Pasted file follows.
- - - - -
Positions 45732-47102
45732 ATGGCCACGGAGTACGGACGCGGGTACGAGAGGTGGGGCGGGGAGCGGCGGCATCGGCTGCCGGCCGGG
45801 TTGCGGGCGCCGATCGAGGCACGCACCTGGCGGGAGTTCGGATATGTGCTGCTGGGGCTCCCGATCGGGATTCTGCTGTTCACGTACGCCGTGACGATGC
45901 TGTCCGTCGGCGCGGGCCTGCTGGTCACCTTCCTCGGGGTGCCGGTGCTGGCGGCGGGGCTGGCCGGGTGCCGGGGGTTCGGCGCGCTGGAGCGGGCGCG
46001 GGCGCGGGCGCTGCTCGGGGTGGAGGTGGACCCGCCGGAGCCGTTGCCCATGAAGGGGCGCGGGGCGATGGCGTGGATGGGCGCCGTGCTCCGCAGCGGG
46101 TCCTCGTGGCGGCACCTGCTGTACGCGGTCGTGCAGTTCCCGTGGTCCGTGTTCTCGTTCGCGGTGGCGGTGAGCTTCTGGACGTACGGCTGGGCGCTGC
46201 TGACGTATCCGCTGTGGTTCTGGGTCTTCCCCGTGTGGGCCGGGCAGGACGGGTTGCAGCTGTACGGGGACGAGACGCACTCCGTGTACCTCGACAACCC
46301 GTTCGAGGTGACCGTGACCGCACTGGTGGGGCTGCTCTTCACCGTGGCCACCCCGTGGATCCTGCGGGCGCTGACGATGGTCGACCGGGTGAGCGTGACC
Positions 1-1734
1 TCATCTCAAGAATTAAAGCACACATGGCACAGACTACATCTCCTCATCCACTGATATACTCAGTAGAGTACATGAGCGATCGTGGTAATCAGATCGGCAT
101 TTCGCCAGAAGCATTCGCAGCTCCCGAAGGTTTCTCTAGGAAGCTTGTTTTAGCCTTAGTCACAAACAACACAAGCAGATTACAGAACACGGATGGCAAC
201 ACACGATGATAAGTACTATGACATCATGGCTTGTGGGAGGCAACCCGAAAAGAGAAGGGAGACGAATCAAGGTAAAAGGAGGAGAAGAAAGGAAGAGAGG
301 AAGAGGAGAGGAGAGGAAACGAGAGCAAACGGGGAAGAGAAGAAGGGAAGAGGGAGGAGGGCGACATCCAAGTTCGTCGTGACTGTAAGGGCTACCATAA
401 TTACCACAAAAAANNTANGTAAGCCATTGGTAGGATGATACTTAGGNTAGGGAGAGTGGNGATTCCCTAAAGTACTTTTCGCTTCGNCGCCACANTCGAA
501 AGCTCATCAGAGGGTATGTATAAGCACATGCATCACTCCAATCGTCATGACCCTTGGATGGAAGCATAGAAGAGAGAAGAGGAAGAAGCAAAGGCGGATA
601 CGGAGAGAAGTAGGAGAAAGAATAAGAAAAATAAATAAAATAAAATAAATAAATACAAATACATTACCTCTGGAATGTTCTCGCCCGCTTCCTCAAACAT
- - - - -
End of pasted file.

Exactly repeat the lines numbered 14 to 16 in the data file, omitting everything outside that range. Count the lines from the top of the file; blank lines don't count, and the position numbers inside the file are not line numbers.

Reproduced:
401 TTACCACAAAAAANNTANGTAAGCCATTGGTAGGATGATACTTAGGNTAGGGAGAGTGGNGATTCCCTAAAGTACTTTTCGCTTCGNCGCCACANTCGAA
501 AGCTCATCAGAGGGTATGTATAAGCACATGCATCACTCCAATCGTCATGACCCTTGGATGGAAGCATAGAAGAGAGAAGAGGAAGAAGCAAAGGCGGATA
601 CGGAGAGAAGTAGGAGAAAGAATAAGAAAAATAAATAAAATAAAATAAATAAATACAAATACATTACCTCTGGAATGTTCTCGCCCGCTTCCTCAAACAT